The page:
But in the end, it's about the user experience of the Web, not about the money. I think that Bing's privacy policy is much better than Google's and that's a critical part of the user experience. I personally think that it's worth giving up money to give users a better and safer experience of the Web.

Do you disagree with that?

"If by chance I do click on an ad, and/or buy something that all stemmed from a Google Fx search, I wanted to be sure that Mozilla got something out of it. Does Mozilla have a deal with Bing?"

Me too. But Yahoo would work just as well. No, we don't have a deal with Bing, but I'd personally like to see us make one. My preference would be to replace Yahoo with Bing since Yahoo is now just Bing with a Y! logo anyway (Yahoo has exited the search business and outsourced that to Microsoft) and do a deal with Microsoft instead. Today Yahoo's privacy policy is also better than Google's. Either one is fine, but I think Bing is just more direct and honest since Yahoo is just Bing by a different name.

"why do any favors at all for MS."

Because search is broken like browsers were broken in 2002. No competition means that Google can do what ever it wants and you have to like it. Bing's search is pretty good, in the US at least, and their privacy policy is so much better (they don't, for example, connect your Microsoft email or office accounts with your search results like Google does so search data they collect isn't personally identifiable.)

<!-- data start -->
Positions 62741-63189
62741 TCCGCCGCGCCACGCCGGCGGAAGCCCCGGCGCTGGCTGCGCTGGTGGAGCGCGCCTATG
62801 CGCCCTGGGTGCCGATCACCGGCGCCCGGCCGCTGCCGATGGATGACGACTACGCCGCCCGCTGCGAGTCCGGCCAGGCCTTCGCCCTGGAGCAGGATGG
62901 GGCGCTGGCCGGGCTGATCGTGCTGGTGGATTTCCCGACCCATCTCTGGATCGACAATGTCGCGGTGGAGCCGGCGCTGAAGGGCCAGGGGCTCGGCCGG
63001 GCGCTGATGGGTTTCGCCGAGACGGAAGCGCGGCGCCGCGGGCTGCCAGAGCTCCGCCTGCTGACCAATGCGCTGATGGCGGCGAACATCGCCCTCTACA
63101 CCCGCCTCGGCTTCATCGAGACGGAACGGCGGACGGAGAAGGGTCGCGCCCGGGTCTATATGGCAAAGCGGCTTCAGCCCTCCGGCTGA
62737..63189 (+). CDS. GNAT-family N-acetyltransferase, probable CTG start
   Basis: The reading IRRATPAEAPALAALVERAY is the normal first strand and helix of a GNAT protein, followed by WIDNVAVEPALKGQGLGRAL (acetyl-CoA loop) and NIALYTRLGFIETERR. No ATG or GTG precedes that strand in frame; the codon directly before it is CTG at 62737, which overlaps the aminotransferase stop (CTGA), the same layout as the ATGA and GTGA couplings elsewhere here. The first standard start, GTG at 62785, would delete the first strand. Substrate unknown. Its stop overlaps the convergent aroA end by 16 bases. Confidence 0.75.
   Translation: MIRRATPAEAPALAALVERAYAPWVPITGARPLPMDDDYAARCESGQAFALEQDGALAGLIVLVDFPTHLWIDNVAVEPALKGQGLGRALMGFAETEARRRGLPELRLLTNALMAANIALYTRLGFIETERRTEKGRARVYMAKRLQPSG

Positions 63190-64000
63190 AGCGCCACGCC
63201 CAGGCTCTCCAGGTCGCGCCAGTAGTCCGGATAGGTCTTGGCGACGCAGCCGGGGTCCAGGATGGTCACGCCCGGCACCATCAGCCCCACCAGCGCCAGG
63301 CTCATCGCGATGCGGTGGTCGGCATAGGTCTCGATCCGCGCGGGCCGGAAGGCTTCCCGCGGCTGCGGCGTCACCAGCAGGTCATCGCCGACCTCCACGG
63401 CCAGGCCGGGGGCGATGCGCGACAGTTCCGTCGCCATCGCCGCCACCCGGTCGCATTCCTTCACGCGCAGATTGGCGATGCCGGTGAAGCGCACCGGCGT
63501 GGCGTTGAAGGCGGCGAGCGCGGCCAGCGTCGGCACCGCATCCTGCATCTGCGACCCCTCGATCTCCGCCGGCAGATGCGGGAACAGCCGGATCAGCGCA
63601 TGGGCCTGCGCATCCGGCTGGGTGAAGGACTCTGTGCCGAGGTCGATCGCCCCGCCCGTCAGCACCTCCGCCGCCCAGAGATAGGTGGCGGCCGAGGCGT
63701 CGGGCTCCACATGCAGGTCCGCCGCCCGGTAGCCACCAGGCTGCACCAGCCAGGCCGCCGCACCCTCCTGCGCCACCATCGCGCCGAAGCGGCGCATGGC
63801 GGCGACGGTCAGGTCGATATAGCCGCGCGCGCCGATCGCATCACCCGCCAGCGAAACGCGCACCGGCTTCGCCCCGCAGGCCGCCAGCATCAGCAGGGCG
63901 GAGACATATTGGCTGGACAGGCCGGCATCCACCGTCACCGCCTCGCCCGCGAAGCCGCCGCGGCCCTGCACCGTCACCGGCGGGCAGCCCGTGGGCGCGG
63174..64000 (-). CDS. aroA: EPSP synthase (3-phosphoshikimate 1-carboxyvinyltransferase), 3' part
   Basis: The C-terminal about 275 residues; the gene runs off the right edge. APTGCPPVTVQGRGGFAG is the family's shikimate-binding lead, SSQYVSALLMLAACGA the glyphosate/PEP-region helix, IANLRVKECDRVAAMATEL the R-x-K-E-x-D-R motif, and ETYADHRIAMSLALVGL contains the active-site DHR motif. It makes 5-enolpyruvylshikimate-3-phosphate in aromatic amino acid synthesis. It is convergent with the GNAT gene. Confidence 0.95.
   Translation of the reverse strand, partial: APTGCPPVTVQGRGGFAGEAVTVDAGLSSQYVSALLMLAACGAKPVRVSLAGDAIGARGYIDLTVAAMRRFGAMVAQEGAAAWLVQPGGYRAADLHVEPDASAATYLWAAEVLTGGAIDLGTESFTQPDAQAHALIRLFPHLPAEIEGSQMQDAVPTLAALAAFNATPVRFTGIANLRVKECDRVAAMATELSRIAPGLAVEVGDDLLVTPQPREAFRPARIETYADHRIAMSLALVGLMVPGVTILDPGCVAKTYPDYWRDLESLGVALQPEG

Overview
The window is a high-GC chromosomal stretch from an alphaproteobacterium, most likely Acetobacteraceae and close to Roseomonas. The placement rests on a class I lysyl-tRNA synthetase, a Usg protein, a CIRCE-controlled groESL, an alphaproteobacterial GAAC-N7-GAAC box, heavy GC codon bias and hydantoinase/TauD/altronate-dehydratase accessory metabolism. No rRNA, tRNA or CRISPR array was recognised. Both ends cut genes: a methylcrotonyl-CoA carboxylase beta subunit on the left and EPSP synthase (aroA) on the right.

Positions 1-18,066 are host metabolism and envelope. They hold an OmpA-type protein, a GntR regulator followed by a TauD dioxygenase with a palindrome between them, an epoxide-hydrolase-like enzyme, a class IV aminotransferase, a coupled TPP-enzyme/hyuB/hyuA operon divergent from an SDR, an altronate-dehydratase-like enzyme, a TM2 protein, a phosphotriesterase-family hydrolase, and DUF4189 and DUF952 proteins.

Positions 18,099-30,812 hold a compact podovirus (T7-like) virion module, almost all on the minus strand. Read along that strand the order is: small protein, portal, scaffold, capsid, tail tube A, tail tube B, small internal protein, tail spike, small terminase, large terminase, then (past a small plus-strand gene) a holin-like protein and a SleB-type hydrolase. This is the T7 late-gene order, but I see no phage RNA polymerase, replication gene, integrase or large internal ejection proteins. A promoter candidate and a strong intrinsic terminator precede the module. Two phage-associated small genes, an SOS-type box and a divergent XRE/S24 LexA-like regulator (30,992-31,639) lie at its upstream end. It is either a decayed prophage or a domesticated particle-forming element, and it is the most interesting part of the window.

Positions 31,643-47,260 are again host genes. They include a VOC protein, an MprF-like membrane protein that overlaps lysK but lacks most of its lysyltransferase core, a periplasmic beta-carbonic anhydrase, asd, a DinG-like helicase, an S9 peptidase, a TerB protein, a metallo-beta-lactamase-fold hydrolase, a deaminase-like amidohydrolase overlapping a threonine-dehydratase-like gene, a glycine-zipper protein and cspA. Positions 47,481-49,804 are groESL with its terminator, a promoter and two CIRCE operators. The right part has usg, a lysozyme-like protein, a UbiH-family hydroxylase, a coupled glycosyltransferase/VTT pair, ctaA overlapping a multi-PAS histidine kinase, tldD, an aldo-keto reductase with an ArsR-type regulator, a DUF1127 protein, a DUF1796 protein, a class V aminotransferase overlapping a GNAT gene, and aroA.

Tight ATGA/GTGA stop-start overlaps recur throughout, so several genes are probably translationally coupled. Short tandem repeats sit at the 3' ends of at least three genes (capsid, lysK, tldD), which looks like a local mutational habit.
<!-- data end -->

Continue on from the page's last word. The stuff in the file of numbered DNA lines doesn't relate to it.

But actually, Asa, how is Bing's privacy policy better, exactly? It seems like they are doing everything Google does, but the policy is shorter, and more informal, which actually impels me to want to not use it.

The world has gone completely insane when you can truthfully and accurately say that Microsoft has more respect for users than Google.

If the CEO of Google is going to promote a viewpoint identical to what you'd hear from the dictators that have enslaved all of North Korea, then I refuse to have anything to do with that company. Google.com is now in my hosts file.

Ah, timing.

Asa said, "they don't, for example, connect your Microsoft email or office accounts with your search results like Google does so search data they collect isn't personally identifiable."

This seems to be more by happenstance than by policy. If these applications were web apps, in line with the movement a significant portion of the Mozilla community is championing, this wouldn't be the case.